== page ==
By Bill Knief
May 11 is graduation day at UNM-Taos—or, because it signifies the beginning of something just as much as it marks a completion, it might more appropriately be called a commencement ceremony. Executive Director Dr. Kate O’Neill says it is her favorite day of the year.
Fully 210 students will cross the stage May 11, shaking hands, picking up their membership in the Alumni Association, and getting that piece of paper that represents countless hours of study, classroom lectures, and personal sacrifices both large and small. They will receive GED diplomas, certificates, degrees, licenses and bachelor and graduate recognitions. They do it to get ahead, to challenge themselves, to have a better income, to improve their skills and their viability in the job market, or for the simple love of learning.
Often, they do it to be that positive role model for a child, a loved one, or perhaps some nameless, faceless person they have never met. “If I can do it, you can, too,” is the message they project, and it is heard loud and clear across the community.
Certainly, the odds were against every one of them, coming as they do from a small, rural, remote, underserved and underfunded region of New Mexico. Yet they not only persevered, they prevailed.
In a time of unprecedented economic disparity and social inequality, to paraphrase Dr. O’Neill, education is indeed the great equalizer.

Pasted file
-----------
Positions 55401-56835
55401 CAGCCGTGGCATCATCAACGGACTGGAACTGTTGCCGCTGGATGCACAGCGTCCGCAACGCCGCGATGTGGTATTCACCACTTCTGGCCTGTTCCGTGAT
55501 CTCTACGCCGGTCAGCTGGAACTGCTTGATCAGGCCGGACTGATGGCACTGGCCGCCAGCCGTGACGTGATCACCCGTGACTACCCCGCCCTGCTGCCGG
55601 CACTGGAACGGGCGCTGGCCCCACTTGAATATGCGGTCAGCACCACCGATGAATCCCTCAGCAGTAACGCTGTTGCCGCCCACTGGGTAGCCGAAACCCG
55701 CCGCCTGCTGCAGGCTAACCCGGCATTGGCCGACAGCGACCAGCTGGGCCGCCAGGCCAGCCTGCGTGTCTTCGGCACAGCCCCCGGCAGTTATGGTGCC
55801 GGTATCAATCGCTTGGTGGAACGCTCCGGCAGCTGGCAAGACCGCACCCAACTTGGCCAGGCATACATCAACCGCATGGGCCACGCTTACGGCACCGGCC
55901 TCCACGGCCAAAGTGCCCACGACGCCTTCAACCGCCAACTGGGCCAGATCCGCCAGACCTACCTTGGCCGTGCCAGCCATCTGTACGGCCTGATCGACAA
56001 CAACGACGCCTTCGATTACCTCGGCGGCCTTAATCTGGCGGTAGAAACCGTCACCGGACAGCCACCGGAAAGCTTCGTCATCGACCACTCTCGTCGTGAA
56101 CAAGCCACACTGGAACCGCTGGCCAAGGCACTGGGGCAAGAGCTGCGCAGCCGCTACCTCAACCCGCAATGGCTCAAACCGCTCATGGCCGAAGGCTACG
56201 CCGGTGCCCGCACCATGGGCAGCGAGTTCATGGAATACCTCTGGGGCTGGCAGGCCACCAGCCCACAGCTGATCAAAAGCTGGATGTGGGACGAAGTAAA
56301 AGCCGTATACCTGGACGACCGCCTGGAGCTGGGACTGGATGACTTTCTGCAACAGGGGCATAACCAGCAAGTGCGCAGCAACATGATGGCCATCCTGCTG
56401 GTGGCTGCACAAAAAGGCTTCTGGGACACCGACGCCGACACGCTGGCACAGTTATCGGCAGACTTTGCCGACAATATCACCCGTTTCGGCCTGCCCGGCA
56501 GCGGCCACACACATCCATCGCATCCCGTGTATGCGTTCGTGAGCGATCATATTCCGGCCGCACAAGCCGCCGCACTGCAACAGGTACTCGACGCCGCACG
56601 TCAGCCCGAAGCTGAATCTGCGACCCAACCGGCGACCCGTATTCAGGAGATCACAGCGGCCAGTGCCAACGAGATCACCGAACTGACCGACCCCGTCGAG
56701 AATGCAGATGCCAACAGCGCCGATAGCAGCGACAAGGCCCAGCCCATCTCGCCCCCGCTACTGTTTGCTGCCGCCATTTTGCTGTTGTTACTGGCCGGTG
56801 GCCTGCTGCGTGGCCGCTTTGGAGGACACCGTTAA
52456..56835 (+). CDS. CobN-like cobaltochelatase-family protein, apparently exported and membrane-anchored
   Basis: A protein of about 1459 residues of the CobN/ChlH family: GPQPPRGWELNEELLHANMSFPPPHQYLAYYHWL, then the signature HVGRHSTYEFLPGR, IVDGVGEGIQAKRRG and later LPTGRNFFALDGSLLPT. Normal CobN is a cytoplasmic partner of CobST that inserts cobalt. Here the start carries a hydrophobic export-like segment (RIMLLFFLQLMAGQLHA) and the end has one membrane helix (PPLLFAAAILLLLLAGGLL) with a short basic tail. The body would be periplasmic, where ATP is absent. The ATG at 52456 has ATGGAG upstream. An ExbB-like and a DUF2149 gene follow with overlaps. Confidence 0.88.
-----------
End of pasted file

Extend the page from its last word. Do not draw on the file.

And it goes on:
Around seven, when the commencement ceremony is over, graduates will spill out of Bataan Hall to have their pictures taken in caps and gowns, and share that rare, sweet sensation of success. Again this year, the town has agreed to shut down Civic Plaza Drive so that families can enjoy the occasion to the fullest.
But this year we are planning something special. Our dear friend, colleague and Dean of Instruction Jim Gilroy is moving on to retirement and we are having a brief, informal reception in the courtyard between Bataan and the convention center in his honor. Please stop by just to say thanks, and help recognize and celebrate the enormous impact Jim Gilroy has had on our community during his 28 year career in education—20 years as a biology instructor at Taos High, and eight years as UNM-Taos Dean.
Mayor Darren Cordova, who summed it all up some years back with the phrase, “Education is the engine that drives economic development in Taos,” will be on hand with a proclamation designating May 11 as Jim Gilroy Day in Taos.